BALTIMORE, JUNE 28 -- It has come to this for the Baltimore Orioles: Manager Frank Robinson today ejected one of his own players.

With relief pitcher Kevin Hickey warming up for the top of the ninth inning of a 7-4 loss to the Cleveland Indians at Memorial Stadium, Robinson went to home plate and removed catcher Mickey Tettleton, who refused to stop berating home plate umpire Larry Barnett about strike calls he made while Tettleton struck out looking in the bottom of the eighth.

It was the culmination of another frustrating loss for the Orioles, who begin a nine-game road trip having lost six of their last seven, seven of nine and 12 of 15.

The hot afternoon began getting got uncomfortable for the Orioles when pitcher Jeff Ballard needed just 3 2/3 innings to helped spot the Indians a 6-0 lead before a crowd of 33,449, pushing Baltimore past the 1 million mark in attendance after 34 dates, the earliest in club history.

Indians pitcher Al Nipper, a veteran seeking to resuscitate his career with a knuckleball, kept the temperature rising by slopping his way through seven-plus innings. He gave up five hits and two runs to gain his first major league victory in nearly two years and lower his earned run average from 12.79 to 7.43.

Finally, the mercury crashed through the top of the thermometer.

Tettleton "just wouldn't let it go," said Robinson, adding that Barnett "showed great restraint" in not ejecting Tettleton.

"I just said, 'Hey, come on. Let's go. Stay in the ballgame. Warm up your pitcher.' . . . He'd had his say. To continue to go at the umpire, there's not much else you're going to do. You have to concentrate on your pitcher and concentrate on getting people out. To do that you have to have your head in the game.

"I didn't think there was any way he was going to have his mind on the game itself. I didn't think it was in the best interest of the pitcher that he stay in the game."

The incident started after Randy Milligan walked against Nipper to lead off the eighth. With the score 7-2 and Tettleton coming up, Cleveland Manager John McNamara called in reliever Jesse Orosco. Tettleton took a called third strike and stalked to the dugout, and apparently began yelling at Barnett.

After a couple of minutes, Barnett called time, took off his mask and approached the Orioles dugout. He yelled and gestured toward the dugout, then returned to the plate.

After outs by Joe Orsulak and Cal Ripken ended the inning, Tettleton returned to the field. Shortly thereafter, Robinson came out. As the discussion between player and manager became more heated, Barnett walked away. Robinson gestured angrily at Tettleton, who appeared to be talking back to him. Finally, Robinson gestured toward the bullpen for catcher Bob Melvin.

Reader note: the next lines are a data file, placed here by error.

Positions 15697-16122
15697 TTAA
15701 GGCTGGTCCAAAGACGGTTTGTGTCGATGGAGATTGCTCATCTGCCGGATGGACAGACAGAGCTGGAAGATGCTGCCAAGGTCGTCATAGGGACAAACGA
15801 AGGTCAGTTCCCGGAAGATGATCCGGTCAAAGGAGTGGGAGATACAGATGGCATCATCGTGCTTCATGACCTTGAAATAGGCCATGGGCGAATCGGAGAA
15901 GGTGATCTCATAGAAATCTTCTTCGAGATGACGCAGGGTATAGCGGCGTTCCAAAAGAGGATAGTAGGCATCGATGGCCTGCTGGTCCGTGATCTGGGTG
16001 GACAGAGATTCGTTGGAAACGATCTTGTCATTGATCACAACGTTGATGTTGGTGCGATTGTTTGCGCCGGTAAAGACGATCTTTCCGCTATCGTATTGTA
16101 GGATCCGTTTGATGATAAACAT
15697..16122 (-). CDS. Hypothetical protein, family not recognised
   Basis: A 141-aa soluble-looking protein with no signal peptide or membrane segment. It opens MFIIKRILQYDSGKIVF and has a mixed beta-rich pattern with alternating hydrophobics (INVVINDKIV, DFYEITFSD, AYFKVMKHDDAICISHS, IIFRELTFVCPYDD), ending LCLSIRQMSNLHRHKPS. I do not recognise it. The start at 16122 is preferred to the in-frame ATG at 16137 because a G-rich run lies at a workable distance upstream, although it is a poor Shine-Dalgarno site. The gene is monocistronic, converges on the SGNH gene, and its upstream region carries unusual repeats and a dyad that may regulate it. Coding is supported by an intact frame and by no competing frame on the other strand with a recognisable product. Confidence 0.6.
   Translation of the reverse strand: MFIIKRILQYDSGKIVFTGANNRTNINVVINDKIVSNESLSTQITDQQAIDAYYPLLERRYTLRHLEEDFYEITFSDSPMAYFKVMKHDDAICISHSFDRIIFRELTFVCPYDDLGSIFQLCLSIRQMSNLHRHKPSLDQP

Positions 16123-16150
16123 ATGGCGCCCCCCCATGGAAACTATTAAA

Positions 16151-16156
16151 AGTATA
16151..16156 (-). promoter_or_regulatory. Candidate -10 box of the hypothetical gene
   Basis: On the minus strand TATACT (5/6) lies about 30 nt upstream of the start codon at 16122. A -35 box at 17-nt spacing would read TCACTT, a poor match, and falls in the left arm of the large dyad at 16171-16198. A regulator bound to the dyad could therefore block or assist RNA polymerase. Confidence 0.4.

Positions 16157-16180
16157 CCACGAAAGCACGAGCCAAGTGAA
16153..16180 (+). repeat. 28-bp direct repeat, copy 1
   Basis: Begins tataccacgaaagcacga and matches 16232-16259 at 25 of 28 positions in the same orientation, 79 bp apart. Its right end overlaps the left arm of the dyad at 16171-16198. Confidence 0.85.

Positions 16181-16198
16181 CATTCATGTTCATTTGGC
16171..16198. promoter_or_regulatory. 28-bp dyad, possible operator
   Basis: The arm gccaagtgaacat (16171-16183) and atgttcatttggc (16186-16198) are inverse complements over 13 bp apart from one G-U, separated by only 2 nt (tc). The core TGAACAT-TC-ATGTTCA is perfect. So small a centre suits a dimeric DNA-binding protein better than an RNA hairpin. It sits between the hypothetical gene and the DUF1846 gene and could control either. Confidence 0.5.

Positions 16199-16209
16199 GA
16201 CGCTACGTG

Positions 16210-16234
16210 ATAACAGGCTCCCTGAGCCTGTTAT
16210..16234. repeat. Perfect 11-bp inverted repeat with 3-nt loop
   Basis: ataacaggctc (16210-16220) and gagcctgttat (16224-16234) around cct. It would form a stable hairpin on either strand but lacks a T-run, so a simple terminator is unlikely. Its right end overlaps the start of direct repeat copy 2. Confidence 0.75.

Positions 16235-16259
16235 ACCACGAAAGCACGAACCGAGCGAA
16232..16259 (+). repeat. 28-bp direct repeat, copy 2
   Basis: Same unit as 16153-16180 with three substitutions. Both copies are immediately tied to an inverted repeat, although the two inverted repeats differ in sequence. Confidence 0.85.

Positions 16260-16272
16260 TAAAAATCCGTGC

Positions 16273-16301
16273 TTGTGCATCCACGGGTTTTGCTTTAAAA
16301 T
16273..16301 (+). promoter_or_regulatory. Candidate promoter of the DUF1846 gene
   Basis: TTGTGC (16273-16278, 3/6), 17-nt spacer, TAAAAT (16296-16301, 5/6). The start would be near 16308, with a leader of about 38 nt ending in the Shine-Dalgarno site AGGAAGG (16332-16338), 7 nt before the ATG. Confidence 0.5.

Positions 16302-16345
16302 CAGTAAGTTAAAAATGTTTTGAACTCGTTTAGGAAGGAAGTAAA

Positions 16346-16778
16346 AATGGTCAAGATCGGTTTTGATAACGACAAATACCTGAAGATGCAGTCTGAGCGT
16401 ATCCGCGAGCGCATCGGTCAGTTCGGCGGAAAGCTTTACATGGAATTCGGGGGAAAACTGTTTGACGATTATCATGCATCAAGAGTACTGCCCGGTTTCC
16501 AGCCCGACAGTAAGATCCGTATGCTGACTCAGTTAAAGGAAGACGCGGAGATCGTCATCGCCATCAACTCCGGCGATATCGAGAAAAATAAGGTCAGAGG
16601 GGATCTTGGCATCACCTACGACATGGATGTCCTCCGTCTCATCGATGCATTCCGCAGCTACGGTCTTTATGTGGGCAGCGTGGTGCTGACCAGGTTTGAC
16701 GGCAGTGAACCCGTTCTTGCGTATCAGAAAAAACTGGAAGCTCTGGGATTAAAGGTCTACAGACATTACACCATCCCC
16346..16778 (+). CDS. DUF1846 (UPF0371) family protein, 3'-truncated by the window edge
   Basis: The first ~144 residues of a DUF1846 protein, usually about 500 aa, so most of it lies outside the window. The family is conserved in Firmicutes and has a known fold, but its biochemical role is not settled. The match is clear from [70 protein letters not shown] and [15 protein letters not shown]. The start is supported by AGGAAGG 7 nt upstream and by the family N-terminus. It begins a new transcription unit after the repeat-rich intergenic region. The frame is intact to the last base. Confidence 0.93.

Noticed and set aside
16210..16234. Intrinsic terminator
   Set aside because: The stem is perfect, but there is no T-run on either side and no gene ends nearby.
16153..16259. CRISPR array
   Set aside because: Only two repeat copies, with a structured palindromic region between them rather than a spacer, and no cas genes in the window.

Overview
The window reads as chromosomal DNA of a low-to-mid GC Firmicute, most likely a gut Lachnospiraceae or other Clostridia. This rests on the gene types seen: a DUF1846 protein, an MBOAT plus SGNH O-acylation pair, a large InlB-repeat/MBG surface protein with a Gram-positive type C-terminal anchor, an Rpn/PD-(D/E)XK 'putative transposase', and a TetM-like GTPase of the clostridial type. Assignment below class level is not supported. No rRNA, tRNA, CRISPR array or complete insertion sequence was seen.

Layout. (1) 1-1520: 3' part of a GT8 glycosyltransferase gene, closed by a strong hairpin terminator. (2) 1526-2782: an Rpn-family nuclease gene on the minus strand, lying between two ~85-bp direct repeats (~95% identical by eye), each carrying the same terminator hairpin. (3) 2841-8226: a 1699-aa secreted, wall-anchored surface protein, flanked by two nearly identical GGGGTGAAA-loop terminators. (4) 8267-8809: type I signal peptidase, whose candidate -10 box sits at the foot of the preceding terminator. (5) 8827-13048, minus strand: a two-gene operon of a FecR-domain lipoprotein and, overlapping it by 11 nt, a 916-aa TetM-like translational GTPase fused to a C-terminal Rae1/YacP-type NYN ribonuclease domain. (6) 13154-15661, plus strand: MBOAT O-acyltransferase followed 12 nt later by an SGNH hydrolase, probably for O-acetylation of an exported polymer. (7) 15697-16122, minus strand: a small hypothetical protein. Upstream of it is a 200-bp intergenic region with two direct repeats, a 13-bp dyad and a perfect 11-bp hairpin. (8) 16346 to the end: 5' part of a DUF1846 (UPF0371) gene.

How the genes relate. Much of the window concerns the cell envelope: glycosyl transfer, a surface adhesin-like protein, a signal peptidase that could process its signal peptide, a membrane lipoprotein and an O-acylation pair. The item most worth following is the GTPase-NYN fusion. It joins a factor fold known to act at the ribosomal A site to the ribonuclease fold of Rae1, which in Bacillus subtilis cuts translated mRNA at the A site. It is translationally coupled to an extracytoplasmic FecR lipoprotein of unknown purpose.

Upon reaching the dugout, Tettleton slammed down his mask and helmet. He then disappeared from view and later declined to comment.

Robinson said he would meet with Tettleton before Friday night's game against the Minnesota Twins at the Metrodome. The club flew to Minneapolis tonight. "When things cool off, we'll have a nice little conversation," Robinson said.

Barnett was critical of Tettleton, but said he was surprised about the way the incident concluded.

"That's the only {player} who said anything all day long," Barnett said, "and without enough guts to say it at home plate" immediately after the strikeout.

"Honest to God, I don't know what was said," when Robinson came out, Barnett said, "but I haven't seen that, not in 22 years."

"You have some tough decisions to make," Robinson said. "Tough situations come up. You have to deal with them. You can't walk down the middle of the road sometimes. You have to take a stand. It wasn't pleasant, I didn't enjoy it, but I did it. Whether it was right or wrong, I'll have to live with it."

Robinson also will have to live with Ballard (1-9), who has one victory in 17 starts since Sept. 24. Today the left-hander, who was 9-3 at this point last season, could not keep the ball down. He paid by allowing six runs on seven hits, including a home run. It was the 16th homer he has allowed in 87 innings this season, the same number he allowed in 215 1/3 innings last season.

In six starts since his only victory of the season, May 27 at Texas, he has an 0-4 record and a 7.34 earned run average.

Ballard departed with the score 5-0 and a runner on second. Brian Holton entered and allowed a run-scoring single to Jerry Browne.

Cory Snyder made it 7-0 by homering off Holton to lead off the sixth. It was his 12th homer and 36th hit in 91 career at-bats at Memorial Stadium.

Baltimore cut it to 7-2 in its half of the inning on a bases-empty homer by Milligan and run-scoring single by Craig Worthington. Milligan's homer gave him a single-season career-best 13. His 42 runs batted in this season leave him four shy of another single-season career-best.

Mike Devereaux's two-run homer off Orosco with one out in the ninth, his second homer in two games, made the score 7-4.

The Orioles had a bases-loaded situation in the third. But Steve Finley grounded into a force play at home and Bill Ripken grounded into a double play.

Orioles Notes:

Relief pitcher Joe Price has a lower back strain and did not accompany the club to Minneapolis. If he needs to go on the disabled list, the Orioles probably will recall pitcher Curt Schilling from Class AAA Rochester.